GREG PALAST: Well, you see, he wouldn't answer my questions, so he's going to have to answer them in a federal court.
This is a follow-up to my Rolling Stone 2016 investigation.
We are suing him-and I say “we,” including civil rights organizations-to find out why he's removed 340,134 Georgians on supposed evidence that they've left the state or left their county. And they are still in their homeregistration addresses.They haven't left.
You're talking a third of a million people! If these people show up to vote on November 6th, they're going to find that they can't vote. They'll be handed a provisional ballot, but it won't be counted. This is huge.
And these lists are violently racially prejudiced. So, we are going into court to get all the answers, why Kemp did this. We know it's wrong.
And from my other investigations, I was able to get inside his operation and get some of the purge lists before. It's quite an ugly operation. I've never seen a purge operation this wide, this big.
And this one thing that Stacey Abrams was mentioning during the debate: It's not just the 53,000 names pending, it's the 340,000 people purged. That is, their registrations have been canceled.
That's why we're in court with the voting rights groups to get the information on exactly why these people were wrongly removed.
JUAN GONZÃLEZ: And, Greg, you are a veteran of this issue of voter suppression in various national elections. Back to Katherine Harris in Florida during the infamous Florida recount vote and the purging of supposed felons from the Florida voting lists. Kenneth Blackwell, another Republican secretary of state, in Ohio, during the 2004 election. We've heard about Kris Kobach in Kansas, and now Kemp in Georgia.
This secretary of state position rarely gets a lot of attention. But when it comes to election time, it's a key position, isn't it?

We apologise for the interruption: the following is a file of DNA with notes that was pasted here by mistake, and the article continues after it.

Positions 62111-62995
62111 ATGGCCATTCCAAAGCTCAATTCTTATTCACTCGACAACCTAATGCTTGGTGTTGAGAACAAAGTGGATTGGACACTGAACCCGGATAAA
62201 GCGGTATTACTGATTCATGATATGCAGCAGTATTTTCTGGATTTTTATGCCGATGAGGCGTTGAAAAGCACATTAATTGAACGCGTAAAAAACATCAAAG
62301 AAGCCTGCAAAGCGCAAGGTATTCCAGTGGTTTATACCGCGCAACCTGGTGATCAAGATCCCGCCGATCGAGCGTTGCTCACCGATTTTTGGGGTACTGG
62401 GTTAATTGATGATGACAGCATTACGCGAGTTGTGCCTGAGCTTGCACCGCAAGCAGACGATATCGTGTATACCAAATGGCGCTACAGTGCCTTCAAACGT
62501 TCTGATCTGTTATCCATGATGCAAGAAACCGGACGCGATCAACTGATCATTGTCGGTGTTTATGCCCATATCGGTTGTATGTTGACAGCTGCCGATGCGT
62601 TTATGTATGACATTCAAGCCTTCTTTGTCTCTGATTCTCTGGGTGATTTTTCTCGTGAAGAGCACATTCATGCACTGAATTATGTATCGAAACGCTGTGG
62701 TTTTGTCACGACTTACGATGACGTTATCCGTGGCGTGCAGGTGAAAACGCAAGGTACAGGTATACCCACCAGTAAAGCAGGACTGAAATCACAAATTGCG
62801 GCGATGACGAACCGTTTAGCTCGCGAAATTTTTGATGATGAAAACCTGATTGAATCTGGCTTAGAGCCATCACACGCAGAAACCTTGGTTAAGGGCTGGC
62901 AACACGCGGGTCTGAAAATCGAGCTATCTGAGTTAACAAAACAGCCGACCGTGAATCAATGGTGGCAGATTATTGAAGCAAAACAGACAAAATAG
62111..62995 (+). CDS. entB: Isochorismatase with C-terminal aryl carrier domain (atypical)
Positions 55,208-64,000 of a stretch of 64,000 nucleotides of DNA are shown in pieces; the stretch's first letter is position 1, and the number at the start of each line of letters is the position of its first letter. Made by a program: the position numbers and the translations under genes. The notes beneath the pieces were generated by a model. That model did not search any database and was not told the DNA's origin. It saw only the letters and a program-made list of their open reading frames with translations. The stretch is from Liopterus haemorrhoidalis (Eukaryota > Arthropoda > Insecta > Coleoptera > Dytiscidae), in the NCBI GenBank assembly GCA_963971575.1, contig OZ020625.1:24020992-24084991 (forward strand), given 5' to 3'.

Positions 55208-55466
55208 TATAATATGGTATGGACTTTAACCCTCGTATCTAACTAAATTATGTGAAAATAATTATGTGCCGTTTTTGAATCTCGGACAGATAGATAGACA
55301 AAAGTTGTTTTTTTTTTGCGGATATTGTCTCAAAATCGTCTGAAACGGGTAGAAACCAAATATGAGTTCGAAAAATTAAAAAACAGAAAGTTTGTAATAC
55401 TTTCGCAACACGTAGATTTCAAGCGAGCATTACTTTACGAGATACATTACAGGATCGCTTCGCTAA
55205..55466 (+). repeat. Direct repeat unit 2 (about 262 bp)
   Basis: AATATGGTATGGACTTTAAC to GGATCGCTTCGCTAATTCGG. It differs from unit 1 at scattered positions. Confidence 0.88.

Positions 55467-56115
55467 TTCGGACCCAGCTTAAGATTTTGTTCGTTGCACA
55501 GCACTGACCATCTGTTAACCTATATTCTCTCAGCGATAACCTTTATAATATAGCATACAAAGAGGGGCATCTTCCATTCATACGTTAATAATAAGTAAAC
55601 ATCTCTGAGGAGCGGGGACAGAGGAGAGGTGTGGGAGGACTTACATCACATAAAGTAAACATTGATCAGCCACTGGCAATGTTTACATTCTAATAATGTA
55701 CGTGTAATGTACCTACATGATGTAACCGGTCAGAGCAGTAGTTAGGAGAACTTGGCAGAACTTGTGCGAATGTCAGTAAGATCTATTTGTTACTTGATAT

GREG PALAST: That's one thing that's not very well understood. It's very, very dangerous for Brian Kemp to be in charge of the vote while he's running for governor. For example, Kris Kobach, also Secretary of State [of Kansas] is closing and moving polling stations where voters of color can't get to those stations. Kemp is doing the same thing, by the way. He has closed stations in
neighborhoods of voters of color, in Atlanta, for example, in the 6th Georgia Congressional District.
When people go to the polling stations and find they've been purged, and they fill out those provisional ballots, it will be Brian Kemp who decides whether they get counted!
Absentee ballots-you just heard how panicked he was about the massive number of absentee ballots coming in from voters of colorm from Democrats–he's going to be able to decide which of those ballots get counted.
People don't realize: you mail in your ballot, you're taking a chance. They have to decide that your signature is correct. In Georgia, Kemp has imposed a rule called “exact match.” You add your middle initial and you didn't register that way, or you leave it out and you did register that way, your ballot is toast. It's gone.
This is very serious, to let a Secretary of State, the ballot counter, the guy who determines who gets to vote, which ballots get counted, where the vote takes place, how it takes place-Secretary of State Kemp is not following the normal procedure, that a Secretary of State should resign while they're running for Governor